Earlier this year, a large group of Albanian and international NGOs appealed to the government to scrap plans to build the new airport in the Vjose-Narte Protected Landscape area, in an open letter to Prime Minister Edi Rama.
“While we appreciate initiatives from the Albanian government that aim at investments that give a huge contribution [to the] socio-economic development of our country, we are deeply concerned about the actual location of the project, as the construction of an airport there would irreversibly damage the ecosystem of ‘Vjose-Narte Protected Landscape’,” said the letter from the 36 NGOs.
“Such an investment would bring about uncontrolled and unsustainable development models that would irreversibly damage the natural values and resources of the area.”
The letter stressed that the Narta Lagoon and the surrounding ecosystem “represent one of the largest and most important wetland ecosystems of Albania and the Mediterranean”. More than 200 wild bird species have been recorded in the area, including eight that are critically endangered. The area is an important breeding site, and part of the Adriatic Flyway, where hundreds of thousands of birds forage and take shelter when migrating.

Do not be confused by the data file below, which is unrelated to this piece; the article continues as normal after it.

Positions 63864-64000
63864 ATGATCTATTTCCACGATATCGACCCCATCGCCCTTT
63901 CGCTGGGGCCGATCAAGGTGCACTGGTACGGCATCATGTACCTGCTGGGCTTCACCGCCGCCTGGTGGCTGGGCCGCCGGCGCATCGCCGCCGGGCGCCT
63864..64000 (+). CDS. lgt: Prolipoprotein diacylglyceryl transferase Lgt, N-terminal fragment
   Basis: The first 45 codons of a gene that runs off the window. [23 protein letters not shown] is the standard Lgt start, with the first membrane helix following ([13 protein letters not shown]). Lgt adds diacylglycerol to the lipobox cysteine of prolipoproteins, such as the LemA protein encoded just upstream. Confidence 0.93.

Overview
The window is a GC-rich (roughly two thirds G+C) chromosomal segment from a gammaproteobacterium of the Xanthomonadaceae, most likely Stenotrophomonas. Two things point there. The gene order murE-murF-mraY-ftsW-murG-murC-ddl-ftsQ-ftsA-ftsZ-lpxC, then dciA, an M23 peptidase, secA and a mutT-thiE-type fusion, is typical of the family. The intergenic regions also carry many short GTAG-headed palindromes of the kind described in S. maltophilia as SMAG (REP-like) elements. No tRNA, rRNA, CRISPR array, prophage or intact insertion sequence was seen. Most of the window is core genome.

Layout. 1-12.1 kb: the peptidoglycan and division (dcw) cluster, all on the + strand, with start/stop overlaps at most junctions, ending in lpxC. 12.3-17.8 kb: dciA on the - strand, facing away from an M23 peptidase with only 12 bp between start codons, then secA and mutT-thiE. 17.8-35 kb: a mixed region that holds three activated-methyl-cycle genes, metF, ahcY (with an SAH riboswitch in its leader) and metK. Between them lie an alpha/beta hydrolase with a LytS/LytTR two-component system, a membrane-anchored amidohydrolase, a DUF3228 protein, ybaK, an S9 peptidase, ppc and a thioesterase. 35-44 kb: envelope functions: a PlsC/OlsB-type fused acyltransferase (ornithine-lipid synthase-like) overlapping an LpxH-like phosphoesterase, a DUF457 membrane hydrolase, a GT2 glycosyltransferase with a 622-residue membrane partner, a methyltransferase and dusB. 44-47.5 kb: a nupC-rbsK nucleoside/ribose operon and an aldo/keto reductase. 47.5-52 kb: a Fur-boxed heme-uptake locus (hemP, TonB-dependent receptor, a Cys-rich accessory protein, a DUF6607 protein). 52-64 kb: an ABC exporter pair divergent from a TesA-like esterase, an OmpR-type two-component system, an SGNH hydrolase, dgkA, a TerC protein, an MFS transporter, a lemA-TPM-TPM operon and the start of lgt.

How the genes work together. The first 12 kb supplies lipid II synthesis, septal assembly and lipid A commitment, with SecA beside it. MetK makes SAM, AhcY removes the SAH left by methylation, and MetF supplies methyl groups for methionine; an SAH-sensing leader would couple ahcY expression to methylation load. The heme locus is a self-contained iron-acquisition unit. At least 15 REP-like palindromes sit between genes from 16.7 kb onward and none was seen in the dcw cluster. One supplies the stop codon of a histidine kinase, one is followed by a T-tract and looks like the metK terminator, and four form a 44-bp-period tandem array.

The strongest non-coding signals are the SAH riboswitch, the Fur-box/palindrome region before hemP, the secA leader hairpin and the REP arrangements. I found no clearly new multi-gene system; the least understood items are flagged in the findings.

This poses a danger to humans too; the NGOs warn that some of the bird species seen in the area – among them pelicans, herons, gulls and flamingos – are big enough that “potential collision with airplanes could bring tragic consequences”. “Cases of airplane malfunctions or even crashes caused by the collision with wild birds are well documented. This fact strongly dictates that Vjosë-Narta is an inadequate location for this large public investment,” says the letter.
It goes on to argue that moving forward with the project in the current form “creates obstacles on the integration path of our country in the European Union, which has been the main aspiration of Albanians in the last 30 years”.
NGOs contacted by bne IntelliNews said they had not received an official response to the letter, though questioned by journalists on the issue Minister of Tourism and Environment Blendi Klosi dismissed the criticisms as a “fake debate”.